May 6, 2010 (Canada NewsWire Group) -- Iron Ore Company of Canada (IOC) announced today that it has resumed Phase 1 of its expansion program, which was approved in March 2008 and suspended later that year due to the impact of the global financial crisis on worldwide markets. This will increase annual production to 22 million tonnes (see attached IOC press release). When completed this will result in a substantial increase in royalty revenue received by Labrador Iron Ore Royalty Income fund from IOC, subject to future prices and exchange rates.
Iron Ore Company of Canada (IOC) has resumed its expansion programme for its operations, receiving approval from its shareholders for a C$435 million investment to increase its annual concentrate capacity by 4 million tonnes to 22 million tonnes by 2012.
This investment is the first stage of a three-stage expansion programme that could increase concentrate annual capacity to 26 million tonnes. Initially approved in March 2008, the expansion programme was suspended later that same year as the global financial crisis impacted markets worldwide.
IOC President and Chief Executive Officer Zoë Yujnovich stated that the decision to proceed underscores the shareholders' confidence in both world economic growth and in IOC's assets quality and potential.
"Some uncertainty and potential volatility remain about global economic recovery but we are seeing a strong rebound in the iron ore and steel markets, with every expectation that it will be sustainable. The fundamentals for our business are quite strong, and this expansion programme will enable us to take full advantage of our market strength, and of recovering markets in Europe and North America," she said.
"Growing our business is important for our future. Through the economic downturn, we built strength in our financial discipline. Now that markets have rebounded, it is vital that we build from that discipline to build further strength in our business. This expansion programme will enable us to do that," she continued.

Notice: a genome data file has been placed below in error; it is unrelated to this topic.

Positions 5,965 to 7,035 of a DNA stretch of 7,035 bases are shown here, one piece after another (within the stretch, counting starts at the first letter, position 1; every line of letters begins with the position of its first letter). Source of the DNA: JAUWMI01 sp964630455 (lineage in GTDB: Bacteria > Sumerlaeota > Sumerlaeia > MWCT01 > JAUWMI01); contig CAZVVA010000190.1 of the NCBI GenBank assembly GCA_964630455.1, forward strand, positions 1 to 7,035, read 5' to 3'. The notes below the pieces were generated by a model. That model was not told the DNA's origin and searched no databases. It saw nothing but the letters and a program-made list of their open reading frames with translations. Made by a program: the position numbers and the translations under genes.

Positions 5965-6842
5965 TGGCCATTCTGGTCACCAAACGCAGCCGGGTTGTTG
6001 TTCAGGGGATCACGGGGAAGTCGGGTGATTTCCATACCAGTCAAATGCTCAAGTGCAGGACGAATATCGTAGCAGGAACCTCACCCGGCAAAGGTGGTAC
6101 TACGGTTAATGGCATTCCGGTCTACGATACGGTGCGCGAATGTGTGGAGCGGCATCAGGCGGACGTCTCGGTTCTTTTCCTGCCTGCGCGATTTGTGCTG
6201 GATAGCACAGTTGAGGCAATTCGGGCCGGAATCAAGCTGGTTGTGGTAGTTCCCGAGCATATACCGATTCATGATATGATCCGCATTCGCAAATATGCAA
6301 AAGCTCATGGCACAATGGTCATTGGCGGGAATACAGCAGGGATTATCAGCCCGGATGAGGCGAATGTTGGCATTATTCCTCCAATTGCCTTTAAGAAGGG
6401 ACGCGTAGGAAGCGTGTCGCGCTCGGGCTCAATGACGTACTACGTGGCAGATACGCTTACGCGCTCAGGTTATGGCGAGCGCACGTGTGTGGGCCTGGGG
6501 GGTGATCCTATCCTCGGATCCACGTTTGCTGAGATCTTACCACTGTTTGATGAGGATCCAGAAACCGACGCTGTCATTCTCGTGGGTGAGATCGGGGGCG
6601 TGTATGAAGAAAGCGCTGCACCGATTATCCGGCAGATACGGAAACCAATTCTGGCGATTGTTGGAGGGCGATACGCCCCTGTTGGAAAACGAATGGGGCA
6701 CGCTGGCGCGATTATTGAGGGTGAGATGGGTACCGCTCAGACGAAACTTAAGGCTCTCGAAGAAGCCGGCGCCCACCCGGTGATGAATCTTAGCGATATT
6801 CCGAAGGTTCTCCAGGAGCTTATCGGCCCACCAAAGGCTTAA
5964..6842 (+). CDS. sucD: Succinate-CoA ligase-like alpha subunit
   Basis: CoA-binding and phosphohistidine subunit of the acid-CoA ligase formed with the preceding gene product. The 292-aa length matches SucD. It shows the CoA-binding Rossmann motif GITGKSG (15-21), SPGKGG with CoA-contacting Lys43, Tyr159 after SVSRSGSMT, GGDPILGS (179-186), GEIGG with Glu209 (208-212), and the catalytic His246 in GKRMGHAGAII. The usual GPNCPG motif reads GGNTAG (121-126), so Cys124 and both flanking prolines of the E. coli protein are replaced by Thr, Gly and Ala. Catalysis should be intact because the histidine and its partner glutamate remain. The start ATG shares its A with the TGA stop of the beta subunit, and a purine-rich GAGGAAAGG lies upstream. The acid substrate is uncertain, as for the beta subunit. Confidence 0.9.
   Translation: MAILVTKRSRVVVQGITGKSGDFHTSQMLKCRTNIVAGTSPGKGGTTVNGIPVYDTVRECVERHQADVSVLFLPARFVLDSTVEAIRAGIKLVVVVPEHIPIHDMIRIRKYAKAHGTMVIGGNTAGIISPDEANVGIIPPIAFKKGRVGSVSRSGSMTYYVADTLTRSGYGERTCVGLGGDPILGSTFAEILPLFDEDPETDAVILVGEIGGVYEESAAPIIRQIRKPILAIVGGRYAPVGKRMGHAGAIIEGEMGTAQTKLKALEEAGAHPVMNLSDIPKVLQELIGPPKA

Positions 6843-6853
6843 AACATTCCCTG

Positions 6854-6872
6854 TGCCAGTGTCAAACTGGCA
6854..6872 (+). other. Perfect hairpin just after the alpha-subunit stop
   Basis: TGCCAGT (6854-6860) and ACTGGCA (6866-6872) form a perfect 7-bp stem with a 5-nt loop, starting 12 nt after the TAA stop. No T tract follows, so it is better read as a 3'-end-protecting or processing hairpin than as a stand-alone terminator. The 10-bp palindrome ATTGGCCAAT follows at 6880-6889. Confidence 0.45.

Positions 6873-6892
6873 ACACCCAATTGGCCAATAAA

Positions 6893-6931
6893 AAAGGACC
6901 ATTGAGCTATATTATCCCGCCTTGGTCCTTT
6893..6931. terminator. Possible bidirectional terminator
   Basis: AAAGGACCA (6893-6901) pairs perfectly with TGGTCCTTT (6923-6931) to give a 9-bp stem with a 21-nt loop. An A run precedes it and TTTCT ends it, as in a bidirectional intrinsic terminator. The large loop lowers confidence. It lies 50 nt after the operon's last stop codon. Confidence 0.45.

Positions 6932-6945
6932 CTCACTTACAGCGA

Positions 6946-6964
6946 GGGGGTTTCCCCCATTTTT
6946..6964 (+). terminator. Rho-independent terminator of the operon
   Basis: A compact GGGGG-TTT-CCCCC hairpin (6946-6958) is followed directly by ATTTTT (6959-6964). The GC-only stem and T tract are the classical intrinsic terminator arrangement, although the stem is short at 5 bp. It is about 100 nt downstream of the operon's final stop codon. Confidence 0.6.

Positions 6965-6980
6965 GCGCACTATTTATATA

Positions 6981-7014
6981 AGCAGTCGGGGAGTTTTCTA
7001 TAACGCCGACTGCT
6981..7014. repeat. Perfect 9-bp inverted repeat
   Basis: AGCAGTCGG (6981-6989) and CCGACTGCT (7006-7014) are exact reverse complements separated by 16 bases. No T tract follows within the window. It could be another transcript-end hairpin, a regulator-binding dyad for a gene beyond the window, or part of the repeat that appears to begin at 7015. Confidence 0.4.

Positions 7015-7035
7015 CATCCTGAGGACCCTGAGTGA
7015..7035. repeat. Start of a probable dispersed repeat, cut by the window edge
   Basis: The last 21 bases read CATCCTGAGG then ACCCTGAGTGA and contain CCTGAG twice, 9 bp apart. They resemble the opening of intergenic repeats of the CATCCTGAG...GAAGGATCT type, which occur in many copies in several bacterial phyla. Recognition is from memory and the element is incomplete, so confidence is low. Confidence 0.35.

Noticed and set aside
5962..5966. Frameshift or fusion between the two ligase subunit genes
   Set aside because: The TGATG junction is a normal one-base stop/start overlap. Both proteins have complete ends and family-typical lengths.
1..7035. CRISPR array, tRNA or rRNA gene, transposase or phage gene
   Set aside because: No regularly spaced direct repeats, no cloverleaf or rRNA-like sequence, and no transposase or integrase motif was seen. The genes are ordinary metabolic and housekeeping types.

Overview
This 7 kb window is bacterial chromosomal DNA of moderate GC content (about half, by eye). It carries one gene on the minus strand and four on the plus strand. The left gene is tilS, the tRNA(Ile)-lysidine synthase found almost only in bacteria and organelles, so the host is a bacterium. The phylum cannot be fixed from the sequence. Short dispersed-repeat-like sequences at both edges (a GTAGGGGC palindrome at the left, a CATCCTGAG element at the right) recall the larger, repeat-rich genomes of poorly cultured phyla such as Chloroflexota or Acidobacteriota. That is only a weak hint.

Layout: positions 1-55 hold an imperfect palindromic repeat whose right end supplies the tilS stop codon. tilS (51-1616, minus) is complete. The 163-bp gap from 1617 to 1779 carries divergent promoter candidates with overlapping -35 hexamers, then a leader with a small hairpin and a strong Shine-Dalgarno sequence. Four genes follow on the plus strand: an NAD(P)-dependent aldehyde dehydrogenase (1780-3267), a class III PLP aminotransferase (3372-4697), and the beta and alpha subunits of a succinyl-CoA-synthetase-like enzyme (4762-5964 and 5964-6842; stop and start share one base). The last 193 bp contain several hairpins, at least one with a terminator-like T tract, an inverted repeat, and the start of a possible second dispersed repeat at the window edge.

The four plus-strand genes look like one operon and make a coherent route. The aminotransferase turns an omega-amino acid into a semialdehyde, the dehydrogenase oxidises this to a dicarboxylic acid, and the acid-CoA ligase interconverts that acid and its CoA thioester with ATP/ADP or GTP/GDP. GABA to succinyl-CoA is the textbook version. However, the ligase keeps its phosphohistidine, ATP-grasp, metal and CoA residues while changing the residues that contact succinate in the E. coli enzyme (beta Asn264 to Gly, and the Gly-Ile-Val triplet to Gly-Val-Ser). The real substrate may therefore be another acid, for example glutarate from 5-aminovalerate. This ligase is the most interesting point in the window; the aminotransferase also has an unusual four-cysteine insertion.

"I am confident and optimistic that we have what we need to succeed. We have a market that is responding, and we have a business that is poised for expansion. We have exciting times ahead."
According to Yujnovich, the project will enable IOC to take major strides towards realising its full operational potential, which can draw on almost four billion tonnes of ore reserves and resources, excellent nearby exploration prospects, a revitalised management, and a highly trained and motivated workforce.
By growing IOC's ore crushing, delivery and grinding capacity, the 22 mtpa first-stage expansion will set the stage for subsequent phases. This project will also maintain and build on IOC's significant economic and employment contribution to Newfoundland and Labrador.
The first-stage expansion will comprise an overland conveyor to remove bottlenecks in the current ore delivery system, a fourth autogenous grinding mill to increase primary grinding capacity, and associated mine and rail equipment.
The revised total project cost for the first-stage expansion, including investments made prior to suspension, is C$539 million.
IOC is the largest manufacturer of iron ore pellets in Canada and its customer base covers North American, European and Asian steel producers. The Company operates a mine, concentrator and a pelletizing plant in Labrador City, Newfoundland and Labrador, as well as port facilities located in Sept-Îles (Quebec). It also operates a 418-kilometer railroad that links the mine to the port. IOC has approximately 1900 employees. Its shareholders are Mitsubishi Corporation (26.18%), Labrador Iron Ore Royalty Income Fund (15.10%) and the international mining group Rio Tinto, which is its major shareholder (58.72%) and operator, with activities in more than 40 countries throughout the world.